We can hope that the Conservatives will refuse to back a Brexit that has a Corbyn label on it even if it is pretty similar to their own. But they may take whatever Brexit they can get and adjust it afterwards to be more to their liking.

We would therefore probably be campaigning for Remain against not only the Conservatives and Farage but also at least elements of a Labour party that would see its own deal as the best way forward.  

Even if Labour came out for Remain, the long drawn-out debate in Labour will drain the Remain voice of its enthusiasm. 2016 showed that a campaign does not work if it is based on a fine judgement that a transactional analysis showed that on balance we would be better off inside.

After allowing time for negotiation and to hold the party conference there would be only two months or so to polling day. That is hardly the time to shift the nation from half and half to enough Euro-enthusiasm to settle the question.

Finally, a six month time-table for a referendum would be the minimum possible and not allow for steps to make it a good referendum process, like citizens' assemblies and the provision of high quality information.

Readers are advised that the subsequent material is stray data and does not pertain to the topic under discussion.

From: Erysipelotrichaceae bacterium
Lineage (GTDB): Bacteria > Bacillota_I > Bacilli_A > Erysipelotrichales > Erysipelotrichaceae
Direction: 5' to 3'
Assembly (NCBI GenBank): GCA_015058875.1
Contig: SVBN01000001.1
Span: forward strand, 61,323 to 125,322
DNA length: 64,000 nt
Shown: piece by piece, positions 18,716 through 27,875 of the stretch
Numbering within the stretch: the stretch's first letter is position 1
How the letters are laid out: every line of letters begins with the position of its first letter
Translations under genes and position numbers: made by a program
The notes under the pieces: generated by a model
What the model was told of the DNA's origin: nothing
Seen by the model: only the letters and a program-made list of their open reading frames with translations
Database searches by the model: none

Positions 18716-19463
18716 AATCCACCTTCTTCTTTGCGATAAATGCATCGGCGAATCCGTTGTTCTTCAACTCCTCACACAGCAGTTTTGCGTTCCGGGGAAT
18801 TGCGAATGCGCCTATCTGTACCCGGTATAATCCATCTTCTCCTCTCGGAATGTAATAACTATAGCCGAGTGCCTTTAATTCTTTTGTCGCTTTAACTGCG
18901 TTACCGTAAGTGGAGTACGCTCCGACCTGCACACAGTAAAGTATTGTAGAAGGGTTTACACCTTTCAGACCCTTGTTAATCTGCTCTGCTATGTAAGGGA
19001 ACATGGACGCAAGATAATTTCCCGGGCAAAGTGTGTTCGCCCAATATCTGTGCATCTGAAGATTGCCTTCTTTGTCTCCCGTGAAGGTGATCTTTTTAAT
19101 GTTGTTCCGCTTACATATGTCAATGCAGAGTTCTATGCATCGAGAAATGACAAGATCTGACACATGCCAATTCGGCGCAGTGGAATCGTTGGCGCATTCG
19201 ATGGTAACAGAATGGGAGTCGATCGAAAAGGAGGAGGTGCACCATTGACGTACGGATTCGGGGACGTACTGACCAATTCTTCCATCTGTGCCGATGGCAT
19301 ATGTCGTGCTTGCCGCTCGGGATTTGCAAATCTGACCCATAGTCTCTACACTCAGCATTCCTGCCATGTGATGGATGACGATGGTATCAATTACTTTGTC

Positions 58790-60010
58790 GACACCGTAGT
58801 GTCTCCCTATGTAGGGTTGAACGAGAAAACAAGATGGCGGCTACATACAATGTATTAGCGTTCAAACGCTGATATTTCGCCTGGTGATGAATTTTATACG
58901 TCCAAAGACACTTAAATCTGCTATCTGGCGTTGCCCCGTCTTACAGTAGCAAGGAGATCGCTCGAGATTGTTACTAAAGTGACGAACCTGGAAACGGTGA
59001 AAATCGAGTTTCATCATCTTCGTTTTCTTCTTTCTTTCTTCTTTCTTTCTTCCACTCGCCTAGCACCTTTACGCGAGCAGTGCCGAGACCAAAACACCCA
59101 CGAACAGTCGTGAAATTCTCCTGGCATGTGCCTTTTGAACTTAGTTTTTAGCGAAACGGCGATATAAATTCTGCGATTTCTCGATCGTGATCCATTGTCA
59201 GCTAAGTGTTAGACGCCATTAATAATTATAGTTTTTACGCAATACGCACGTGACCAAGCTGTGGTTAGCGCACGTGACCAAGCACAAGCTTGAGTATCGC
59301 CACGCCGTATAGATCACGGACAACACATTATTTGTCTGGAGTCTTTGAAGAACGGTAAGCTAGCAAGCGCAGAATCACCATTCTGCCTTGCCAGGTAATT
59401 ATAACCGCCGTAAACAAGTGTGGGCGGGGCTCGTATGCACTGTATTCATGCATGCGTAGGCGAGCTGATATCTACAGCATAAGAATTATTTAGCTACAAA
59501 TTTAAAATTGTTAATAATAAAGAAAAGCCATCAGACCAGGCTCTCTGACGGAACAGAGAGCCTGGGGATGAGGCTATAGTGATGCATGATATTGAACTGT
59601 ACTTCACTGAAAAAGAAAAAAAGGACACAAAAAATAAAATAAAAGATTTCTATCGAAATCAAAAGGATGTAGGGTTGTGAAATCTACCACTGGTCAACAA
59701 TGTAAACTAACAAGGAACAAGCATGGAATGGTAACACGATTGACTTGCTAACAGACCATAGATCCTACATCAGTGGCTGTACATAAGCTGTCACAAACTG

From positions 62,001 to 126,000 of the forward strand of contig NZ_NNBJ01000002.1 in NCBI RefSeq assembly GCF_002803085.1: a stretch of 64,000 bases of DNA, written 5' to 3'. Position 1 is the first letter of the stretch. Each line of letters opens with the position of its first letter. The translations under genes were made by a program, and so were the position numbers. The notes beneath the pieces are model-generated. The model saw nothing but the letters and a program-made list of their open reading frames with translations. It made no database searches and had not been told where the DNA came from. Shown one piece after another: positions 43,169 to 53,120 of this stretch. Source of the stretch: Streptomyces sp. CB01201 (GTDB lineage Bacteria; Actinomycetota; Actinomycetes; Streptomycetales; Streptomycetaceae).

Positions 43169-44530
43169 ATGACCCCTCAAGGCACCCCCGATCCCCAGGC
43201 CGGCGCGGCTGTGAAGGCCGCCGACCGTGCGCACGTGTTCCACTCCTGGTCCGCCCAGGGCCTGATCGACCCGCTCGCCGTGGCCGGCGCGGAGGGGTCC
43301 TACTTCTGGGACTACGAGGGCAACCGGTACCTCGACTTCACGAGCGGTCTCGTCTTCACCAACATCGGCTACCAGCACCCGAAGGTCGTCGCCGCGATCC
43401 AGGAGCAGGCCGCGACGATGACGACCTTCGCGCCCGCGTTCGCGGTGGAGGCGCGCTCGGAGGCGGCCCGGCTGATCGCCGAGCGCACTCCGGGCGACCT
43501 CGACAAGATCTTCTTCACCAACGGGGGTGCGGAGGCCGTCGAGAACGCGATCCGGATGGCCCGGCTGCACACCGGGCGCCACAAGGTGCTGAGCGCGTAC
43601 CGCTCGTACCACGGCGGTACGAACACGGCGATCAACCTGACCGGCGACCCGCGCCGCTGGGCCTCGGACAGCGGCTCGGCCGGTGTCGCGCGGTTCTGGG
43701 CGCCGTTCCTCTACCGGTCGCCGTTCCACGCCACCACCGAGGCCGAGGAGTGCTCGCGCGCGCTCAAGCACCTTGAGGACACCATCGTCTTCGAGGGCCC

We should be glad that Labour will back a referendum in any event.

Individual Labour figures and most members will campaign enthusiastically for Remain and be leading figures at all levels of the campaign. However, the continuing support for Brexit by the party's leader means that the official Labour party is unlikely to be a useful ally in the Remain campaign whichever side it comes down on. That effect would be more marked if the referendum is held on Labour's Brexit deal.

So, there are two consequences:






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Twitter: @London4Europe